Donna Baier Stein is the author of Sympathetic People (an Iowa Finalist Award Winner) and Sometimes You Sense the Difference (Finishing Line Press). Her novel The Silver Baron’s Wife (a PEN/New England Discovery Award winner) will be published in 2015 by Serving House Books. Her work has appeared in Ascent, Beloit Poetry Journal, Poet Lore, Prairie Schooner, Virginia Quarterly Review, Puerto del Sol, and elsewhere. She was a founding Poetry Editor at Bellevue Literary Review and now publishes Tiferet Journal. Other awards include a scholarship from Bread Loaf, fellowships from Johns Hopkins University and the New Jersey Council for the Arts, prizes from the Poetry Societies of Virginia and New Hampshire, an Honorable Mention from the Allen E. Ginsberg Poetry Prizes, a Summer Literary Seminars Scholarship, three Pushcart nominations, and prizes from Kansas Quarterly, Florida Review, and elsewhere. Her website is www.donnabaierstein.com
The Orphanage at St. John the Baptist’s Retreat Center
Maybe once the leaves have dropped
from the trees, the voices are easier to hear,
those informal prayers of motherless children
and childless women.
One night in December, while you slept,
the long-ago orphans roamed the halls,
quietly turning doorknobs,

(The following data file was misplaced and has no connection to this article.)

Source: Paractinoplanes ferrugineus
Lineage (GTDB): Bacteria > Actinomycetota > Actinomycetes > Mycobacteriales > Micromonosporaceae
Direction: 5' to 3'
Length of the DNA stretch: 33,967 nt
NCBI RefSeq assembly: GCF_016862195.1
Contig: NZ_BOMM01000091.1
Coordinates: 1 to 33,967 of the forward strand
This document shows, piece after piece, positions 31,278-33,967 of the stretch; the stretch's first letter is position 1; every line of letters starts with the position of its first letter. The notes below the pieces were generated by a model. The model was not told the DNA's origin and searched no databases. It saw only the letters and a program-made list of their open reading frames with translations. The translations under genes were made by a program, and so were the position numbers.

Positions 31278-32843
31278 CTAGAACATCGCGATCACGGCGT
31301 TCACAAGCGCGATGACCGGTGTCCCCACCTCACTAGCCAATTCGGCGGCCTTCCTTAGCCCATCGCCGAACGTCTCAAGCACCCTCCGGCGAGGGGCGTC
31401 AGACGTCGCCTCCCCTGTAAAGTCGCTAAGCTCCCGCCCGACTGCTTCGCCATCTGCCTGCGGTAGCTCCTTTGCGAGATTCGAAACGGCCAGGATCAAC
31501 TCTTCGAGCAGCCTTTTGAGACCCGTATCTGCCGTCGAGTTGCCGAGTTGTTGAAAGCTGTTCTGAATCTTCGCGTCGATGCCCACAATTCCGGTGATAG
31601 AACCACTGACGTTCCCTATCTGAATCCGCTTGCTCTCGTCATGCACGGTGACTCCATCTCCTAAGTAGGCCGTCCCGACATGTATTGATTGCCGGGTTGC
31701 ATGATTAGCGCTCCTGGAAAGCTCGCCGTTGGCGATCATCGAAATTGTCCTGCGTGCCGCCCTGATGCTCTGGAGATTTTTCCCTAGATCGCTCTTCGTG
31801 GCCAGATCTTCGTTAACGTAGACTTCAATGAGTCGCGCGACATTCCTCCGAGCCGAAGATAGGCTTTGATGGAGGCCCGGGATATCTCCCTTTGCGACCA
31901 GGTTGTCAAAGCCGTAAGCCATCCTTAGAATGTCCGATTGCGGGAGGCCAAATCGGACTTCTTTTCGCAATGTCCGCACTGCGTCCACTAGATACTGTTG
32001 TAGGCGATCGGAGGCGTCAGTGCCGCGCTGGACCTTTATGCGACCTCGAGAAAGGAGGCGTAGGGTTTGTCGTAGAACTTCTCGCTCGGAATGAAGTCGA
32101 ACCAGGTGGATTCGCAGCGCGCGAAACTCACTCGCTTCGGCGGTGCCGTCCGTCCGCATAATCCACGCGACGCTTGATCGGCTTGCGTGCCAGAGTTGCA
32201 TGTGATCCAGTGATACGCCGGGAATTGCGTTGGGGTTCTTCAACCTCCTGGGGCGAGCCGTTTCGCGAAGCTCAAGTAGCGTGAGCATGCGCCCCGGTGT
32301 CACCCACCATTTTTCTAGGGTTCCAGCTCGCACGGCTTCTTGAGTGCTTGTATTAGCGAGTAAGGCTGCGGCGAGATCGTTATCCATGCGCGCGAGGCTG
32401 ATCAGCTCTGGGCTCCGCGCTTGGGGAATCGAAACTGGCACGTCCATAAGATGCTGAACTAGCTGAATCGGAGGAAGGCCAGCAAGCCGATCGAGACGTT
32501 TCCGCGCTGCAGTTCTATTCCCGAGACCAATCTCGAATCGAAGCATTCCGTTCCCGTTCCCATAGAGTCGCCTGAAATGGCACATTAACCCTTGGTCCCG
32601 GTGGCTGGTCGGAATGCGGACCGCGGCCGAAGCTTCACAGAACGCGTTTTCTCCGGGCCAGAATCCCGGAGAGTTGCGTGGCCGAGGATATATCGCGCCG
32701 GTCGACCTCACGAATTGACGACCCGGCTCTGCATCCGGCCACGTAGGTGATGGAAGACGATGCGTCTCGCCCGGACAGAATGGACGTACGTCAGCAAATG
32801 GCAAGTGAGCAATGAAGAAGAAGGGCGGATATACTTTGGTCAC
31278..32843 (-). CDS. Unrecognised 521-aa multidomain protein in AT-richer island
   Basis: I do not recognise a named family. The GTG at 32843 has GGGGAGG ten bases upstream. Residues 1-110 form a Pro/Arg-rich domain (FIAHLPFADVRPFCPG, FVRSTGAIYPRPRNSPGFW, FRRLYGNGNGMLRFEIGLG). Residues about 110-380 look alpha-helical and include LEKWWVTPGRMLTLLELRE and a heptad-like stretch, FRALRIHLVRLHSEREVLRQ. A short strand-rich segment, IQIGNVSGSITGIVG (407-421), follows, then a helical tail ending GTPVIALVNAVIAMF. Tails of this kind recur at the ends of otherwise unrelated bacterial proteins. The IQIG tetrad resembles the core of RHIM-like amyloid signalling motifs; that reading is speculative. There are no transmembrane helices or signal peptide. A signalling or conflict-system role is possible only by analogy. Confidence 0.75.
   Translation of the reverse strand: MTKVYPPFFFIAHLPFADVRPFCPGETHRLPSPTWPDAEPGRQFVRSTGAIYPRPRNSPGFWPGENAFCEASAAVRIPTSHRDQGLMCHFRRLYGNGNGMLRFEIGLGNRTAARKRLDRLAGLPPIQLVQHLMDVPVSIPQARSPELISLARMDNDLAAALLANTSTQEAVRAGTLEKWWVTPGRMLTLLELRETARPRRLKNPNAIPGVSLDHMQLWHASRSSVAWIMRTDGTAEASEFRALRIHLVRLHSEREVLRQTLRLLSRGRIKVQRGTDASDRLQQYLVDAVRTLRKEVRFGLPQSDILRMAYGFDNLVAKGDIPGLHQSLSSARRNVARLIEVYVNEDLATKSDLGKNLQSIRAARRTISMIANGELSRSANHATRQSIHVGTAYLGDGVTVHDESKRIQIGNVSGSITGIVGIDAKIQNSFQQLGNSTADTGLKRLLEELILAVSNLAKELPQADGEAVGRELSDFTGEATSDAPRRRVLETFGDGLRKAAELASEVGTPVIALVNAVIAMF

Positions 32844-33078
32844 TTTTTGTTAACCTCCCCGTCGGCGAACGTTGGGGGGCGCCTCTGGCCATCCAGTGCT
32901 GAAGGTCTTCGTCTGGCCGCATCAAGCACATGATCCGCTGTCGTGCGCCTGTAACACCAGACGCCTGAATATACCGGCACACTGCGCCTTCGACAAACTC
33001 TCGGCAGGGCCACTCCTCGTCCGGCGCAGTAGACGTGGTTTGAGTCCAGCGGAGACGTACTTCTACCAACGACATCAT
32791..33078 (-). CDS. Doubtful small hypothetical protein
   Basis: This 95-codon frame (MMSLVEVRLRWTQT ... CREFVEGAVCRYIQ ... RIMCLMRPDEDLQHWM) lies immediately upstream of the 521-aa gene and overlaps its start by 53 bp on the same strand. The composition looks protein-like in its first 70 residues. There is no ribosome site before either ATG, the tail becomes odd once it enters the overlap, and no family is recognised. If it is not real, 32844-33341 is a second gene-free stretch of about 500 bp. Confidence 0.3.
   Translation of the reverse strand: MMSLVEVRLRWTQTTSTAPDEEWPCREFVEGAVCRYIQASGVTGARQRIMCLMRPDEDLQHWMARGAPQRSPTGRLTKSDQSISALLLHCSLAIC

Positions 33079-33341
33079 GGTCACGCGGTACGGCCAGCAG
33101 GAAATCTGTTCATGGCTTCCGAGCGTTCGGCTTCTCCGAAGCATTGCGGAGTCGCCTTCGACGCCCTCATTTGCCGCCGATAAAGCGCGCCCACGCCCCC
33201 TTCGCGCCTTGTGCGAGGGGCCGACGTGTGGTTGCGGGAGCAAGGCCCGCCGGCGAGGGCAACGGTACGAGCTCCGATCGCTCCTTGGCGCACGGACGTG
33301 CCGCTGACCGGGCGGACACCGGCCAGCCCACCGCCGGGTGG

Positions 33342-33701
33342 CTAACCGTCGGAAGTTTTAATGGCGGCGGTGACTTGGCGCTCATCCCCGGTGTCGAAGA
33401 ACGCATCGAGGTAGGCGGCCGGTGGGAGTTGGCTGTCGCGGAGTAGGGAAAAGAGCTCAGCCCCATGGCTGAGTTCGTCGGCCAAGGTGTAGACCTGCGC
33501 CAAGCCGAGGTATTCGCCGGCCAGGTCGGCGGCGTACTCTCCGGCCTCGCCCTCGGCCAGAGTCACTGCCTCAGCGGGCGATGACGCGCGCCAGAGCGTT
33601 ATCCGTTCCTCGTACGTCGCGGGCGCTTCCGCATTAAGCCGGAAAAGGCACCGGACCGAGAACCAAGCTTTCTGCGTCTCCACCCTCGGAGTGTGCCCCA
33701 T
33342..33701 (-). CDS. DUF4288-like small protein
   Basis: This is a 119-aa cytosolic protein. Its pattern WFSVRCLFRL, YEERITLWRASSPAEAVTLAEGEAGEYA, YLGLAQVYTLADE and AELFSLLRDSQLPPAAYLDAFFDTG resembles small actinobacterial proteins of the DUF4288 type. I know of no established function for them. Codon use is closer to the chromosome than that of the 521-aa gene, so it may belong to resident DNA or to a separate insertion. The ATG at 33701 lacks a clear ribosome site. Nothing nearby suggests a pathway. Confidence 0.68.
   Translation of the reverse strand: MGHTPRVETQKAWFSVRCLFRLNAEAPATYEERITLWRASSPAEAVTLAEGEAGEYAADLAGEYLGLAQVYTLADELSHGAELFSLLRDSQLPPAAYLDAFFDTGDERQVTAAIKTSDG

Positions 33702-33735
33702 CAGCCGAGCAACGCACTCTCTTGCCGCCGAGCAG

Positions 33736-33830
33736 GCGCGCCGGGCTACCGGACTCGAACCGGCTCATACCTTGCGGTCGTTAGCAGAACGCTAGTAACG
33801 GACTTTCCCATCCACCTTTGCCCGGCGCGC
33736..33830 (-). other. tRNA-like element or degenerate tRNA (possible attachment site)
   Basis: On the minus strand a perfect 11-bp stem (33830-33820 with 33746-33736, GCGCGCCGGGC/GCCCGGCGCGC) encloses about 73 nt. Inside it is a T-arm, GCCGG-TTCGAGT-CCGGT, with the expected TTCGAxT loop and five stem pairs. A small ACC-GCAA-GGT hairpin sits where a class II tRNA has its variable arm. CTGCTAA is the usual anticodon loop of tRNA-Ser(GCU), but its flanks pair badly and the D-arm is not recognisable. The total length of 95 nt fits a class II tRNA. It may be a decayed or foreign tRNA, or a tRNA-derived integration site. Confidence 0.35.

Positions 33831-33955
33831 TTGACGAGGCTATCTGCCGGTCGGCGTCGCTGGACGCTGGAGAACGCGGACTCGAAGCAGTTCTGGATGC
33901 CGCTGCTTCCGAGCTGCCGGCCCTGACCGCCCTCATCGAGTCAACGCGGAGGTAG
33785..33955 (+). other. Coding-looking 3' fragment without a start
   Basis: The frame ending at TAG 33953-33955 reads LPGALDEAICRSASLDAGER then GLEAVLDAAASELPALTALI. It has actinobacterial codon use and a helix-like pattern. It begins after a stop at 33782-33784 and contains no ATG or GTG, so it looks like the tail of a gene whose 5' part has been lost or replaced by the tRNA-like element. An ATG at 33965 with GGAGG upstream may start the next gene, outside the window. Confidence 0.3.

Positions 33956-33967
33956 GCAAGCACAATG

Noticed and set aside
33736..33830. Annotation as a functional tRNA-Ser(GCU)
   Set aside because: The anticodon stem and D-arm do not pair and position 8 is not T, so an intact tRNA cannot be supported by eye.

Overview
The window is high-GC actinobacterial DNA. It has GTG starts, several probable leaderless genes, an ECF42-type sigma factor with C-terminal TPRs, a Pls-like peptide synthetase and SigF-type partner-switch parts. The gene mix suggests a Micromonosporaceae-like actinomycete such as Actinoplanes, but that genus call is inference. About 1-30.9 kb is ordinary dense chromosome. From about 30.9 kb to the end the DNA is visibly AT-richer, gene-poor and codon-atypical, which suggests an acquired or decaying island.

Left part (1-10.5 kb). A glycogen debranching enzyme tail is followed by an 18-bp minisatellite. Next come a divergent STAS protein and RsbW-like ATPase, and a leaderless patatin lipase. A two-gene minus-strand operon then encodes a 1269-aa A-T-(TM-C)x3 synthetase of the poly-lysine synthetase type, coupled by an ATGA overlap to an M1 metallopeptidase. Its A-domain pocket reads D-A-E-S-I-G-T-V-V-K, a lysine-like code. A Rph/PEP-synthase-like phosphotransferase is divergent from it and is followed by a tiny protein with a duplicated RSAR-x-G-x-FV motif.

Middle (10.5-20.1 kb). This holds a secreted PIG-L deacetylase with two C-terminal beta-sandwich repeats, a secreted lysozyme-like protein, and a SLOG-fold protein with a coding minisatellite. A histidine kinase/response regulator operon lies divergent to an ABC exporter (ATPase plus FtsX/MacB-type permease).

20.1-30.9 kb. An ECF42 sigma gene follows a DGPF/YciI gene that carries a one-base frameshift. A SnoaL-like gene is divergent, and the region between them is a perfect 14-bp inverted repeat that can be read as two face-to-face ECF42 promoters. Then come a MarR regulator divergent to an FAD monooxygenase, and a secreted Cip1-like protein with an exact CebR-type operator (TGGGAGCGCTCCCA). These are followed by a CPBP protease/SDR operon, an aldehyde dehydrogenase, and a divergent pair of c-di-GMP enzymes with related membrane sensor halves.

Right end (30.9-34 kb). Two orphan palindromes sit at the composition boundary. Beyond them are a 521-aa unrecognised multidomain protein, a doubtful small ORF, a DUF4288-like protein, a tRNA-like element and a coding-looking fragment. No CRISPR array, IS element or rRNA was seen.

tiptoeing into small cubicles
they once called home
though home was a moving target
and neither Santa Claus nor Jesus
could ever really find them
though the sisters of the convent
beseeched the gray skies,
their asexual wails snaking
through naked branches
while cold breaths, unsourced,
pressed against the window panes
and inside, so many hearts
burned and burned and burned,
more dazzling than any votive candles,
a bonfire of solitudes,
each flame longing to merge
with the heartrending brightness of others.
The Cave of the World Is Waiting to Be Lit
I’d been on vacations before when poverty revealed its face.
When beyond the visible world of red-roofed resorts,
sand beaches, and rum, the unexpected appeared.
A truck rusting by the side of the road.
Shattered beer glasses.
Shacks of corrugated tin.
The tour we took had started like any other:
An open-air bus, cameras clicking, tropical rainforests,
native birds, green fields in a checkerboard.
At the plantation, we watched immigrants pick glossy red fruits
from low bushes with oval leaves and put them in baskets.
We were near Naranjo, where each year a festival
honors the Virgin of Lourdes—
comforter of the afflicted, who knows our wants—
who appeared in white, in dazzling light, in a cave.
“These beans are the best in the world,” our guide said.
Later when I read what the immigrants earn
for every basket they fill, and remembered what I pay
for one cup of coffee, I wondered:
How do I live in this world?
For the world is always askew, with so much hidden.
Even when the Virgin Mary appeared to sweet Bernadette
in that dark grotto, she promised to make the girl happy,
not in this world, but the next.